This week took the cake. It started out positively halcyon—beautiful fall weather. I wore cardigans and slacks and was perfectly comfortably. Mid-week—BAM! Humidity leaps back to astronomical heights. Everything in my closet feels damp. No matter what I wear I am a soggy mess in 10 seconds flat.

Friday morning I was so irritated at my students sitting in class with long-sleeve pseudo-leather jackets and skin-tight skins when I’m suffering in a knee-length skirt and the coolest top-shrug combo I could find in my closet. It’s like 8:30 in the morning, yes? I’m dripping. DRIPPING, people. Wipe face. Fan face. Wipe face. Fan face. “Okay, is it just me or does anyone else want to throw themselves in the swimming pool right now?” It took a bit of explanation—that type of question is more than some students can handle—but eventually the class cried “YES!” (Yes, but then why on earth are you wearing what you’re wearing right now?!?!) Nice to know it’s not just me.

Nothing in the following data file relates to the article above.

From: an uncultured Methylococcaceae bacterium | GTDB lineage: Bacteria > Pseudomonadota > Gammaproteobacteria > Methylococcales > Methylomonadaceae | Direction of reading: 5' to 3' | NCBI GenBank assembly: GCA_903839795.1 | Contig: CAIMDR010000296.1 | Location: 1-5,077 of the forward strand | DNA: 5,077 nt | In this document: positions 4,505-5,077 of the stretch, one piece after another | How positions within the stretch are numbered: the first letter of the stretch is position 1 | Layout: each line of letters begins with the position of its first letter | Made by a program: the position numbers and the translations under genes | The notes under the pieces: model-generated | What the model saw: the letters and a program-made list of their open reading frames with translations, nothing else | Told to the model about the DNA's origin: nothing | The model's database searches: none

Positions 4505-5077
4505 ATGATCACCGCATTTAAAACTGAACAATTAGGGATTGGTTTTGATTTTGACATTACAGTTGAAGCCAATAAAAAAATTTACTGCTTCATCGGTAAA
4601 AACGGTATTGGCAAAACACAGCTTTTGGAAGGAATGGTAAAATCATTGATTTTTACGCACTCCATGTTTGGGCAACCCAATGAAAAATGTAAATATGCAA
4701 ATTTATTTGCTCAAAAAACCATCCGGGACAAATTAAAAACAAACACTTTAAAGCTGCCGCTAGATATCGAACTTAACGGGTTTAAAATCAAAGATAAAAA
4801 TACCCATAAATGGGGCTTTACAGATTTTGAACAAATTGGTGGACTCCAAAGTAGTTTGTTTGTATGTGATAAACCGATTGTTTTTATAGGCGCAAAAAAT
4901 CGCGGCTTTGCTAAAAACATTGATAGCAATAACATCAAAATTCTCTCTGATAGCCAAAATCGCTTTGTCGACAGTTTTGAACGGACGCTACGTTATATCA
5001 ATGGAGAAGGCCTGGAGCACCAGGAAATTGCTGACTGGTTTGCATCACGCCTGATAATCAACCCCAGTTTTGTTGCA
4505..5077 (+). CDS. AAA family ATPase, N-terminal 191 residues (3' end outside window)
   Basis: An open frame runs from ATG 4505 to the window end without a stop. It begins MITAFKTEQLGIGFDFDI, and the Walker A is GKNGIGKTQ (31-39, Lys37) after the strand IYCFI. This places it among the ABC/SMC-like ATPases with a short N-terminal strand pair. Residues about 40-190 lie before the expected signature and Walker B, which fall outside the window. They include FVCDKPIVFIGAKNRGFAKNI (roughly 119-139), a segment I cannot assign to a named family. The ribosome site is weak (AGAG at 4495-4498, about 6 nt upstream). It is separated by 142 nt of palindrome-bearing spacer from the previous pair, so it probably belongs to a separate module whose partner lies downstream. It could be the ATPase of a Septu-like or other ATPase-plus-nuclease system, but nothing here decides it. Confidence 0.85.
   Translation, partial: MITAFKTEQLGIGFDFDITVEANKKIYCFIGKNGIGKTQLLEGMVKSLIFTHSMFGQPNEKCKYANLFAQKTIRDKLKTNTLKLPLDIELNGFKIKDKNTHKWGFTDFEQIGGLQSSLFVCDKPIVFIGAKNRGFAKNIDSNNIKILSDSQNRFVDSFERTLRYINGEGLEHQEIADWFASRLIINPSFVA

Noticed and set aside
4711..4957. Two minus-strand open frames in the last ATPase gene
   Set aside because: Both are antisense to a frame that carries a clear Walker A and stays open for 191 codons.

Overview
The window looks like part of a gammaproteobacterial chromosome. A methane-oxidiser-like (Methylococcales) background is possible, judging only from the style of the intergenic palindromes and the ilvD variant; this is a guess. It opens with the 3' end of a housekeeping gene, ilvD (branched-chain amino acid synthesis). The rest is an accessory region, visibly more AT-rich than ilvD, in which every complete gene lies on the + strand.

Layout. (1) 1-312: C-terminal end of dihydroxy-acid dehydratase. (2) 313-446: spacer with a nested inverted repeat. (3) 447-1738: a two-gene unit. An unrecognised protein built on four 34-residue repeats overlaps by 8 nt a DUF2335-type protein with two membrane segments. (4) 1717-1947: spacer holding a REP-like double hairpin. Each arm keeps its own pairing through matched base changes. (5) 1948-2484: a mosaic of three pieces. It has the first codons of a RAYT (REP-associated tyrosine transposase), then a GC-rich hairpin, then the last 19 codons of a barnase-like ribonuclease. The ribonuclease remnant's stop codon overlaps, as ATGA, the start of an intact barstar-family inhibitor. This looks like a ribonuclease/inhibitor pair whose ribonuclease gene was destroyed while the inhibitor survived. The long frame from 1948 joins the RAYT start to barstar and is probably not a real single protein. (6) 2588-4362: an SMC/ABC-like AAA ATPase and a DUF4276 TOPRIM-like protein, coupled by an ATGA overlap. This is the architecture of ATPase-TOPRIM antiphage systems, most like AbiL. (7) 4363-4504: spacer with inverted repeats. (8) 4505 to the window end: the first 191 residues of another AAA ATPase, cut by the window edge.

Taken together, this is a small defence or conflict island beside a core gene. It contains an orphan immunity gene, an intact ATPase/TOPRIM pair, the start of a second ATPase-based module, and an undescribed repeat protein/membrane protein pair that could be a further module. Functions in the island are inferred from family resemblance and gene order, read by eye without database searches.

Sometimes I really do think it’s just me. The humidity is hard for me; it’s my least favorite thing about living here. Yet many people seem perfectly comfortable, so I know not every ear is sympathetic to my weather laments. But when I reach the level of discomfort I felt Thursday and Friday, I need to reassure myself that I’m not crazy by asking other people if they’re also feeling it.

Saturday was more of the same. I was dressing to go to an outdoor BBQ and no matter what I tried on I felt terrible. Too tight. Too long. Too thick. Realizing it was hopeless because we were going to be outside anyways, I settled on something very unfashionable but loose and breathable. And I still felt disgusting–on several levels–all day. I came home, showered, and parked in front of the air conditioning for the rest of the night.